Waves Oceanfront Hotel in Old Orchard Beach is a staple of the community. Open year-round, its engines really rev up during the summer, when the year-round population of 8,000 balloons to over 100,000 and the normally sleepy town becomes a destination for tourists from around the world. Mainer Ken Lafayette, longtime owner of Lafayette Hotels, trains for these summer months like a marathon runner – using the offseason to put in place what is necessary to make it across that demanding summer finish line.

Among Ken’s top priorities are his employees. Finding enough temporary workers to fill the extensive needs of his hotel operations is tricky. The local high school graduated 52 students in 2017. Despite a relationship with the Southern Maine Community College culinary program, he can usually recruit only three or four local candidates per year – hardly enough to sustain him through the summer marathon ahead.

That’s why for the past 10 years, Ken has benefited from a U.S. State Department cultural exchange program. The J-1 student visa program – which is made up of five distinct programs, including summer work-travel, camp counselor, intern and trainee, and au pair programs – has brought students from overseas to the U.S. to learn English, study and get exposure to American culture for over six decades. These privately funded programs build lasting alliances with the world’s business, government and academic leaders of tomorrow, at no cost to the U.S. taxpayer.

In peak seasons, Maine has thousands of temporary jobs to fill statewide. These include everything from wait staff at restaurants to tour guides, camp counselors and lifeguards – you name it. Despite aggressive efforts to fill these jobs with local workers, there just aren’t enough to meet the need. Combine that with the fact that many Maine college students are at school during the demanding “shoulder seasons” of late spring and fall, as well as a persistent low unemployment rate, there is an undeniable need to go beyond the state’s and even the country’s available pool of workers.

Without enough employees to meet its seasonal demands, businesses like Waves Oceanfront Hotel would have to shut down parts of their operations and delay or defer capital expenditures – all of which support the ability to grow and hire more permanent American workers.

Camps, in particular, greatly benefit from the participation of J-1 students. As an integral part of Maine’s cultural fabric and heritage, we boast some of the most exceptional experiences for children and young adults. As integral as the camp experience is to Maine, the presence of international counselors at our camps is paramount to their success. Camps across the country have been participating in cultural exchanges since the program’s inception. This brings an element that campers cannot find in their daily lives – one in which different cultures and languages are shared and celebrated.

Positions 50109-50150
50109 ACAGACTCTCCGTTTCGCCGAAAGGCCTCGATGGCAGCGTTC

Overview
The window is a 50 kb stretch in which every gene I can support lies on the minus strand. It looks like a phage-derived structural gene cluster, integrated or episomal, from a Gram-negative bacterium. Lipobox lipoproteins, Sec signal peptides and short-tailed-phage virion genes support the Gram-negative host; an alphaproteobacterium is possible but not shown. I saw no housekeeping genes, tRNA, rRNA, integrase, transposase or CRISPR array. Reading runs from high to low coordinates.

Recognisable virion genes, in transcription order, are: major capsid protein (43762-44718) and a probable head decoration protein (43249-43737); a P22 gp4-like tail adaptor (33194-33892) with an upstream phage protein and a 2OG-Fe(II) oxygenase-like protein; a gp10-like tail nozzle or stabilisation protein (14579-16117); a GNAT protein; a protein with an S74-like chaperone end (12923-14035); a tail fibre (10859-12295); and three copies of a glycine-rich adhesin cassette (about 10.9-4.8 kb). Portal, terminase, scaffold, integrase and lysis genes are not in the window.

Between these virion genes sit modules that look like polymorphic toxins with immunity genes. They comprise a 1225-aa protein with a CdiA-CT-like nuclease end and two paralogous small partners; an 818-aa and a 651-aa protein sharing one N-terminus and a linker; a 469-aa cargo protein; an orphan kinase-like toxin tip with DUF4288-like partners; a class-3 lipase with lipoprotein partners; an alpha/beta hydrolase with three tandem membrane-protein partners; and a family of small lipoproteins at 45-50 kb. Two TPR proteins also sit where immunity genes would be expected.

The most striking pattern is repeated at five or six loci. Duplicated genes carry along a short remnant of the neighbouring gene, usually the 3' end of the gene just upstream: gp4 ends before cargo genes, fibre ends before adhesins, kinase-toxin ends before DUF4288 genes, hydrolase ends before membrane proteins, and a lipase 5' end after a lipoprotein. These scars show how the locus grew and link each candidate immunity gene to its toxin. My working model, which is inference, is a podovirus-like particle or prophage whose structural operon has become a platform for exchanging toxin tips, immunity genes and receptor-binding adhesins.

Maine communities, campers and staff members benefit from the cultural exchange as much as, if not more so, than the J-1 counselors. These friendships and the corresponding camaraderie last lifetimes and lead to greater global understanding and increased awareness. Living, eating, working and playing together in the great Maine outdoors provides the perfect backdrop for exchanging ideas. For this exchange of thought and culture to happen, however, looking beyond “Buy American, Hire American” is critical if we truly want to help future generations become more global in thought while also supporting the local economy.

While J-1 counselors’ absence would undermine the quality of these programs, it would also jeopardize the ability to operate. According to industry estimates, some 20 to 25 percent of counselors at overnight camps in Maine are here on the J-1 program. Bureau of Labor Statistics data indicate that it would be difficult or impossible for camps to replace these staff with Americans. But it would also undercut the spirit that is inherent in camps – one of cultural diversity and exploration that make a camper’s time there all the more meaningful.

And the feelings are mutual. A recent report commissioned by the Alliance for International Exchange found that 76 percent of summer work travel program participants have a higher overall regard for the United States after the program. With the global favorability rating of the United States hovering below 50 percent, keeping already-successful cultural exchange programs thriving seems like a no-brainer.

Given all that we know about the J-1 participants’ role in the state, we implore the Maine congressional delegation to take action to protect the J-1 Exchange Visitor Program. The future success of our seasonal businesses depends on it.